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J Cyst Fibros. 2003 Jun;2(2):61-8.

The psychosocial and psychiatric side of cystic fibrosis in adolescents and adults.

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Department of Cystic Fibrosis, Royal Brompton and Harefield NHS Trust, Sydney Street, London SW3 6NP, UK.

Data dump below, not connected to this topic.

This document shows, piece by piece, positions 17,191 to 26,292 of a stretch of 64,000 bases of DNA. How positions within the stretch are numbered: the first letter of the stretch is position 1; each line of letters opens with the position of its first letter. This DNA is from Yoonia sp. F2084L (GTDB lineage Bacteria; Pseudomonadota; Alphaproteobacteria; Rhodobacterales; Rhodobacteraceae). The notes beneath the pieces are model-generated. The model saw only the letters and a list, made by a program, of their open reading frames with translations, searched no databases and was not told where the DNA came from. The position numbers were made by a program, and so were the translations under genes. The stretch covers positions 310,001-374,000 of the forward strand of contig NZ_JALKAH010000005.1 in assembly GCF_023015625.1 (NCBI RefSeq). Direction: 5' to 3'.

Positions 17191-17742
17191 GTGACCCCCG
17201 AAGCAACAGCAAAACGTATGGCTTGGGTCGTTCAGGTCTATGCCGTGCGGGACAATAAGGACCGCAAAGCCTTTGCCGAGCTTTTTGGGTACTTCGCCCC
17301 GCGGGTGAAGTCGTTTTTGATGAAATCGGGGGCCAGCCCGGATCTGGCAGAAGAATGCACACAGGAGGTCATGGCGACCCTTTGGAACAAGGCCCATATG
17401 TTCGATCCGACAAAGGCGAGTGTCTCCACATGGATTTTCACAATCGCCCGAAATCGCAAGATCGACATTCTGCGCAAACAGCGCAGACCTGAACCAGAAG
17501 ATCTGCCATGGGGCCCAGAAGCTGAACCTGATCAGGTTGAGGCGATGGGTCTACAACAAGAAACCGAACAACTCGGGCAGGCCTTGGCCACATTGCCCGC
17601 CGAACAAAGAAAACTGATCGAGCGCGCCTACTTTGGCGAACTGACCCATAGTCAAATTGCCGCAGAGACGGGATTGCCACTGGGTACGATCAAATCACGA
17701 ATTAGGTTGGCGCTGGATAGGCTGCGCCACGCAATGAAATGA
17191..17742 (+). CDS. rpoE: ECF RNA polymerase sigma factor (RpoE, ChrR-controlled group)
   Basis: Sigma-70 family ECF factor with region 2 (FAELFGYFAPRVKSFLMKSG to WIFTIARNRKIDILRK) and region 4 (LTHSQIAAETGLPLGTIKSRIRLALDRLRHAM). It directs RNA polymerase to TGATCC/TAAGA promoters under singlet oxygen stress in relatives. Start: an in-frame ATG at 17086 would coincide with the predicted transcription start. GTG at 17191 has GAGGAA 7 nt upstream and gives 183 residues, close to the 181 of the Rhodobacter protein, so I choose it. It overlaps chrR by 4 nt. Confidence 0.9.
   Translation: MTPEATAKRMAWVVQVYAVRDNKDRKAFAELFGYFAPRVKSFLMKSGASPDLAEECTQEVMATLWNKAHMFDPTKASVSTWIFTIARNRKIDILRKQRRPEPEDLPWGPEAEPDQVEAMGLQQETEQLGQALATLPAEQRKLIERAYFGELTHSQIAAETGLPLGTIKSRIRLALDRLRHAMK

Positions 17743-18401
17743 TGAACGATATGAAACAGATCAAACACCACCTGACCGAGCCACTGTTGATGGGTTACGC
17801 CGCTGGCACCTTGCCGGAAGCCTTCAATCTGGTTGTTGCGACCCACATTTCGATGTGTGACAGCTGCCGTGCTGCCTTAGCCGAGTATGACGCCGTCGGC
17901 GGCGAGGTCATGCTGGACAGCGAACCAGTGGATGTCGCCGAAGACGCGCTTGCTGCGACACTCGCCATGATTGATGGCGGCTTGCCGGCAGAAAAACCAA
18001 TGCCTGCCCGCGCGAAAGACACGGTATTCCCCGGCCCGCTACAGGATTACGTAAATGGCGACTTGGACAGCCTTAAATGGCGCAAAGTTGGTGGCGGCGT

Increasing numbers of cystic fibrosis (CF) patients are surviving into adulthood. An understanding of the psychiatric and psychosocial aspects of CF in adults and adolescents is therefore more important than ever. There is a large body of evidence indicating that the psychological and psychosocial functioning of people with CF is similar to that of well people, until the disease becomes severe. However, there is also evidence that patients do suffer an increased likelihood of psychiatric problems, such as depression, and of scoring poorly on physical functioning measures of quality of life. Studies have found conflicting evidence as to any association between degree of respiratory impairment and psychological functioning. Coping styles seem to have a large effect upon the quality of life of CF patients. People with cystic fibrosis can have problems with sexuality, platonic relationships and independence. Families of patients also suffer problems, which can affect the patients themselves. Non-compliance is a complicated problem with many patients. New treatments for people with CF are emerging, such as lobe transplants from live donors and gene therapy, with possible new psychosocial problems resulting. Furthermore, older studies are becoming increasingly inapplicable as treatment and prognosis changes. Therefore, more research is needed in this field.

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